OKLAHOMA CITY -- The building was still bright, but quiet and mostly empty. Kevin Durant, wearing a brown leather jacket and a smile, emerged from the tunnel and strolled onto the court.
The scene of destruction seemed so calm, so serene now.
Such a contrast to the swirling tempest of speed and energy and hunger that it had been barely an hour ago.
The epicenter of all that, the accelerant for the five-alarm fire that the Oklahoma City Thunder have set all around the defending champion Golden State Warriors, was nowhere to be found. Moments ago, Russell Westbrook had walked out of the same press conference room with Durant, and he was already gone.
Still going 150 mph downhill, long after the final buzzer.
We all saw what happened Tuesday night; the same thing that happened Sunday night, just with a different score. This time it was Thunder 118, Warriors 94. This time, for the first time all season, the Warriors didn't bounce back after a loss.
Now, they face a daunting 3-1 deficit as the series shifts to Oakland for Game 5 on Thursday night. The defending champs, the winningest regular season team in NBA history, are so out of sorts that they don't even want to watch the film of this debacle.
No need to.
"I feel like watching the film is going to be watching the same thing we watched the other day," said Draymond Green, who was at the epicenter of controversy following his kick to Steven Adams in Game 3 -- and who was absolutely dreadful again in Game 4. (Green was 1-for-7 with six turnovers and a minus-30. He's minus-73 in the last two games.)
"We've got to dig deep," Green said, "and it starts with me. ... I think it's the first time in my life that I didn't respond to critics. That's kind of been my story, and I haven't done that. So I've got to do that."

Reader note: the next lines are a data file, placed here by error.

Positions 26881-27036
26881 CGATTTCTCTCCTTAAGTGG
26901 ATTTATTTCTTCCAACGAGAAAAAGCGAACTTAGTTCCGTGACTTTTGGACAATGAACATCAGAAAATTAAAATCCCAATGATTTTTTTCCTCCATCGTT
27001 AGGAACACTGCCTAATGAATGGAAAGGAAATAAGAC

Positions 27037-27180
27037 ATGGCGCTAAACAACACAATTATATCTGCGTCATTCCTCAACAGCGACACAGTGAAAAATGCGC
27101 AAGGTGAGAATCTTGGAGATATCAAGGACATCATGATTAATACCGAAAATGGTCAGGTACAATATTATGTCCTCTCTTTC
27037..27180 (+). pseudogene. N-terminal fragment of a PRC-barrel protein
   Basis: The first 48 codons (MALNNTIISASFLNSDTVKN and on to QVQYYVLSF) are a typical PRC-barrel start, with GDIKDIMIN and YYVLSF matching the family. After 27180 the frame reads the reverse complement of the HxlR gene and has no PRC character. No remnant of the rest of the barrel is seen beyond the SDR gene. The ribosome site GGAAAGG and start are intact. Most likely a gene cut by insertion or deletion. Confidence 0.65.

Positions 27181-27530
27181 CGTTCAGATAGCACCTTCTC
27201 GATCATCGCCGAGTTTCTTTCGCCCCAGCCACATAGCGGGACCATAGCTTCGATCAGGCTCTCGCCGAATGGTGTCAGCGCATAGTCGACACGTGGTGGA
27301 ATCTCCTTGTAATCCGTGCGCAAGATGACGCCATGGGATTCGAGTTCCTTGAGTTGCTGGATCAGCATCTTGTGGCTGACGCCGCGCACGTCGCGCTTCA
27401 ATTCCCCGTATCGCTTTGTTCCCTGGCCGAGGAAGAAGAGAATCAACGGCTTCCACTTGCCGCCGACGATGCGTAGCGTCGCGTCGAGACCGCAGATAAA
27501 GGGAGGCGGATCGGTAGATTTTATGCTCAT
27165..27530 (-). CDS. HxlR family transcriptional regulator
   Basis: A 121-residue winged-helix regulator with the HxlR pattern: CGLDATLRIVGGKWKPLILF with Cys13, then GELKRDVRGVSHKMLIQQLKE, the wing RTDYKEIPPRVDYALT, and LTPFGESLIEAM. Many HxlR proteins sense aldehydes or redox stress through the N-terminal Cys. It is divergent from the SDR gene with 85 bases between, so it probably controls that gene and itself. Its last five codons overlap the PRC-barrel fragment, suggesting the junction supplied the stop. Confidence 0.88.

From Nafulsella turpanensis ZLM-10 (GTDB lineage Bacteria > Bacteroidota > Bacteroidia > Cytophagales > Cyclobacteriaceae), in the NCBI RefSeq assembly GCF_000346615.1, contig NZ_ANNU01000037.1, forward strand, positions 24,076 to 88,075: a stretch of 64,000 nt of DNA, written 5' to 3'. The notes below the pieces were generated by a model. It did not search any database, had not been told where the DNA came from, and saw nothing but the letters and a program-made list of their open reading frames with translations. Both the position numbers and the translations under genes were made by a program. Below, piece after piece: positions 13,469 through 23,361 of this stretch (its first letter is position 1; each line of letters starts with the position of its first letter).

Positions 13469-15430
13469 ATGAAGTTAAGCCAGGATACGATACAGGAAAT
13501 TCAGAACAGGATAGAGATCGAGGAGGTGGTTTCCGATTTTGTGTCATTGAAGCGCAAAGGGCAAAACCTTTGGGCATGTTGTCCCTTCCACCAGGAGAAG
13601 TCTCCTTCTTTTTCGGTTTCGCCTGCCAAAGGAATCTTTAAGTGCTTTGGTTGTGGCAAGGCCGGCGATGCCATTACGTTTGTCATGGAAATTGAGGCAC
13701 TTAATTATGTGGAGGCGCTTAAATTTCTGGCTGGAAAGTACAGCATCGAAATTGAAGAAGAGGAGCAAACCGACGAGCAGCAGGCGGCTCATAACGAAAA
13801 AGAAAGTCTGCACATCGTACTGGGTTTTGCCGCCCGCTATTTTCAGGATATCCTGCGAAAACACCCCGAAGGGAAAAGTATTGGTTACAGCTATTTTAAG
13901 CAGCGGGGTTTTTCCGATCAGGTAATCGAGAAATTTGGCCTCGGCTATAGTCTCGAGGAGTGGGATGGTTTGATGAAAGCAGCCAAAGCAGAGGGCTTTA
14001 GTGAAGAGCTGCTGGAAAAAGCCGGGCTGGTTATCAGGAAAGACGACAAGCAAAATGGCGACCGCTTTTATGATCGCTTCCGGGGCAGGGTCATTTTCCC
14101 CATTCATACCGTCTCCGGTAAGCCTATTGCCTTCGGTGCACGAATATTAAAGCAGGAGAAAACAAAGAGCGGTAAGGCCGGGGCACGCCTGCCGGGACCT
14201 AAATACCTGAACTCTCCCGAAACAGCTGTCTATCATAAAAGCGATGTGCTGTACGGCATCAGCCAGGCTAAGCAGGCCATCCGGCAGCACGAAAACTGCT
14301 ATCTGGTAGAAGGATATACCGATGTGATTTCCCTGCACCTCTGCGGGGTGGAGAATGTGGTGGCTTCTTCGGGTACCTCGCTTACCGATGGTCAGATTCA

Make no mistake; the Warriors will come out with a vengeance in Game 5 on Thursday night at Oracle Arena. Their 73-win season and their bid for the immortality of back-to-back championships are in serious peril against a Thunder team that has knocked them on their heels and stolen their identity.
"Every game now," Green said, "we've got to come out swinging like our lives depend on it."
What Green was missing was this: The team that played that way in these two games in Oklahoma City was the one in the other locker room -- the one that is feeding off Westbrook's energy and brilliance like an inferno.
It would be unfair to say that Westbrook badly outplayed two-time MVP Stephen Curry in Games 3 and 4, because Westbrook was so off the rails that Curry was nowhere near him most of the time. He had 36 points, 11 rebounds and 11 assists, becoming the first player since Charles Barkley in 1993 to have a 30-point triple-double against the defending champions in the playoffs.
Did we mention the four steals and five offensive rebounds? The dagger 3-pointer from the corner off a deflected pass that sealed the already forgone conclusion for good in the closing minutes? The poise and patience that he showed in the fourth quarter when he pulled the ball out and ran clock before attacking the hapless Warriors again?